Myanmar’s Suu Kyi Seeks to Revive Peace Process

Myanmar’s Suu Kyi Seeks to Revive Peace ProcessMyanmar’s Suu Kyi Seeks to Revive Peace Process

Myanmar’s leader Aung San Suu Kyi opened a new round of talks with some of the country’s myriad ethnic groups on Wednesday, looking to revive a stuttering peace process after a tough first year in power that saw the worst fighting with militants in years.

The conference came amid continued tensions among ethnic armed groups, the military and Nobel Peace Prize winner Suu Kyi, and it is unlikely to see any new groups join a landmark ceasefire accord negotiated by the previous administration, Aljazeera reported.

Ending decades of near-perpetual civil war is Suu Kyi’s stated Number one priority, which she sees as key to unlocking the resource-rich country’s potential and guaranteeing basic development for its more than 50 million people. Among issues on the agenda were whether the states that make up Myanmar would be allowed to draft their own constitutions and the status of religion.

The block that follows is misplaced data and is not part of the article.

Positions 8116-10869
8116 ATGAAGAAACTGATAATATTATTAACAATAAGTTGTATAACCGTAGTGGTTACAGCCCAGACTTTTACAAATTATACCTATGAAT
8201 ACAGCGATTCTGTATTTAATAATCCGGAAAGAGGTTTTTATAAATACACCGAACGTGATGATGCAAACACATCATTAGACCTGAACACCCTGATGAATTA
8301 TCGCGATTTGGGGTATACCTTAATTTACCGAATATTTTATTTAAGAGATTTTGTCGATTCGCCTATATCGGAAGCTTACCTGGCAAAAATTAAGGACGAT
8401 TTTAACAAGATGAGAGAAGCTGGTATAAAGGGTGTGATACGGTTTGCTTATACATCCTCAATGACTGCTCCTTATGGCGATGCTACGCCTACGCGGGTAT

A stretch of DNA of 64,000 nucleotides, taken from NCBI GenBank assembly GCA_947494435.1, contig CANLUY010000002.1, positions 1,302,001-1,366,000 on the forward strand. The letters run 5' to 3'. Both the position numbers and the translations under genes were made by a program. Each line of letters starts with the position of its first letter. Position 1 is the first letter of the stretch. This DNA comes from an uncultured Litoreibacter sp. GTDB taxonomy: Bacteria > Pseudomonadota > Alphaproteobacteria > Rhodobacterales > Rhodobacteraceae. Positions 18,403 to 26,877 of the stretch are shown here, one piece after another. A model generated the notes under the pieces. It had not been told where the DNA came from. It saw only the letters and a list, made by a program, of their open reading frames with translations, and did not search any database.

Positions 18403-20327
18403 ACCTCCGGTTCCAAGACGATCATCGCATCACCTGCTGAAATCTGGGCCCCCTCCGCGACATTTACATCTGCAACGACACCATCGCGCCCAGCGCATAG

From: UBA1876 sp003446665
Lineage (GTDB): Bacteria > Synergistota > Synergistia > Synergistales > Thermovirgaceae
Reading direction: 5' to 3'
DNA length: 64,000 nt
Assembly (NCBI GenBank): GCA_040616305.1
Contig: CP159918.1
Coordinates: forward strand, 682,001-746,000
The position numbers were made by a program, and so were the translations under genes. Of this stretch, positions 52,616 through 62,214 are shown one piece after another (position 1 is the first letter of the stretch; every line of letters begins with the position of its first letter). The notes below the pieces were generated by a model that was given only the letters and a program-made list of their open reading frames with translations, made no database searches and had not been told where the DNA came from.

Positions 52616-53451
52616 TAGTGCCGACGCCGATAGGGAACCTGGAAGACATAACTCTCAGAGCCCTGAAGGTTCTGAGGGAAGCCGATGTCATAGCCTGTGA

In a last-minute boost to the conference, local media reported that several groups that have recently clashed with government troops, and whose attendance had been in question, would be joining the negotiations.

“It’s unlikely that any new groups would sign the NCA, but they will discuss a set of potential consensus points,” said Yangon-based analyst and former United Nations diplomat, Richard Horsey.

Horsey was referring to the National Ceasefire Agreement negotiated by a quasi-civilian transitional government that took office after the end of junta-rule in 2011.

“The fact that there will be more of them in the room is a positive development.”

Ethnic armed groups have complained that Suu Kyi has taken a top-down, approach to the process, unilaterally dictating the agenda, often ignoring or misunderstanding their grievances and siding too closely with the military.

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